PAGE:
Black VCs Refute “Insulting” Op-Ed In Open Letter To WSJ
Several Black-led venture capital firms have written an open letter in response to a Wall Street Journal (WSJ) op-ed which suggests Silicon Valley Bank’s diversity focus contributed to its collapse.
Following the collapse of Silicon Valley Bank, the WSJ published an opinion piece by Kessler in which he stated: “I’m not saying 12 white men would have avoided this mess, but the company may have been distracted by diversity demands.”
Black Women in Venture Capital, BLCK VC, 1863 Ventures, and Living Cities wrote an open letter to the Wall Street Journal editors and Kessler, calling his insinuations “insulting” and “a slap in the face” to the many organizations that work to increase diversity across the tech industry.
“Kessler’s argument presumes that by increasing the diversity on the SVB board, the bank’s non-diverse leaders may have been too distracted to avoid the fastest bank failure in U.S. history,” the writers state. “This couldn’t be further from the truth.”
Similarly, they point to studies by firms like Morgan Stanley and CitiGroup which showed a multi-trillion dollar loss in U.S. GDP because of a need for more investing in diverse business owners over the past two decades.
Critique Kessler’s article as “another unfortunate example of the backlash historically marginalized groups face when we begin to advance.”
“One thing that Mr. Kessler did get right was that SVB has made an intentional effort to increase diversity within its organization and the broader venture ecosystem,” the writers continue.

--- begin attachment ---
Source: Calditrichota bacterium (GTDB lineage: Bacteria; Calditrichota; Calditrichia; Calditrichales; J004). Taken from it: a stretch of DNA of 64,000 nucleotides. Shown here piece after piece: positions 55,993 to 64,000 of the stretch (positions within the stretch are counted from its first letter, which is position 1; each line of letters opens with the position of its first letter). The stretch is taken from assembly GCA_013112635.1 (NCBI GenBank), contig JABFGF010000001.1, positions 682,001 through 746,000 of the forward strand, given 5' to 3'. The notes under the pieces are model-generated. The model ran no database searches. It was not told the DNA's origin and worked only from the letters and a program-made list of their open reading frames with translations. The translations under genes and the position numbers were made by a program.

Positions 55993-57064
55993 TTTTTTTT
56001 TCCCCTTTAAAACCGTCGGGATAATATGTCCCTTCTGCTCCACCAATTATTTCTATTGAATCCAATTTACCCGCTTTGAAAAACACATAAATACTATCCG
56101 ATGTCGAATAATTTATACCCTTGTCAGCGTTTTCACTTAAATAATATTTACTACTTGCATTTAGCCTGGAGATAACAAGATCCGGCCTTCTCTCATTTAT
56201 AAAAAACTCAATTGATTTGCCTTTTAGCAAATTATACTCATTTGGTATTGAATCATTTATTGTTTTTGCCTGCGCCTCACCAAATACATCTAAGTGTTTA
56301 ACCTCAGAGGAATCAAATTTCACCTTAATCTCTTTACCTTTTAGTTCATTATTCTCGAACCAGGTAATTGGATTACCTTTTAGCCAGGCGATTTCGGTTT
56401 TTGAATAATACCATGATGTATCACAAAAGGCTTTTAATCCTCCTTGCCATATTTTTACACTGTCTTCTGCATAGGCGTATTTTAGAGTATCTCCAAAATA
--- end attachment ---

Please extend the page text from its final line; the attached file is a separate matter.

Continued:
“They’ve been a strategic partner and ally for many organizations, including BLCK VC, Black Women in Venture Capital, VC Familia, All Raise, and many others. We all have been working diligently to help build a more equitable ecosystem for all founders and funders. However, assuming that having one Black, one LGBTQ+, and two veterans on SVB’s board led to its downfall is beyond ludicrous.”
The letter added: “There is much work to be done, starting with ensuring that our communities aren’t overwhelmingly negatively impacted by the current economic situation. As often happens in these situations (i.e., 2008 Great Recession), BIPOC communities are oftentimes worst impacted by these situations and left behind in any recovery.”
“We believe that making our financial system more diverse and equitable will not only lead to stronger, more balanced economic growth in the U.S., it would lead to more stability within our system,” they conclude. “This “distraction” is potentially the solution.”
You can read the full open letter here.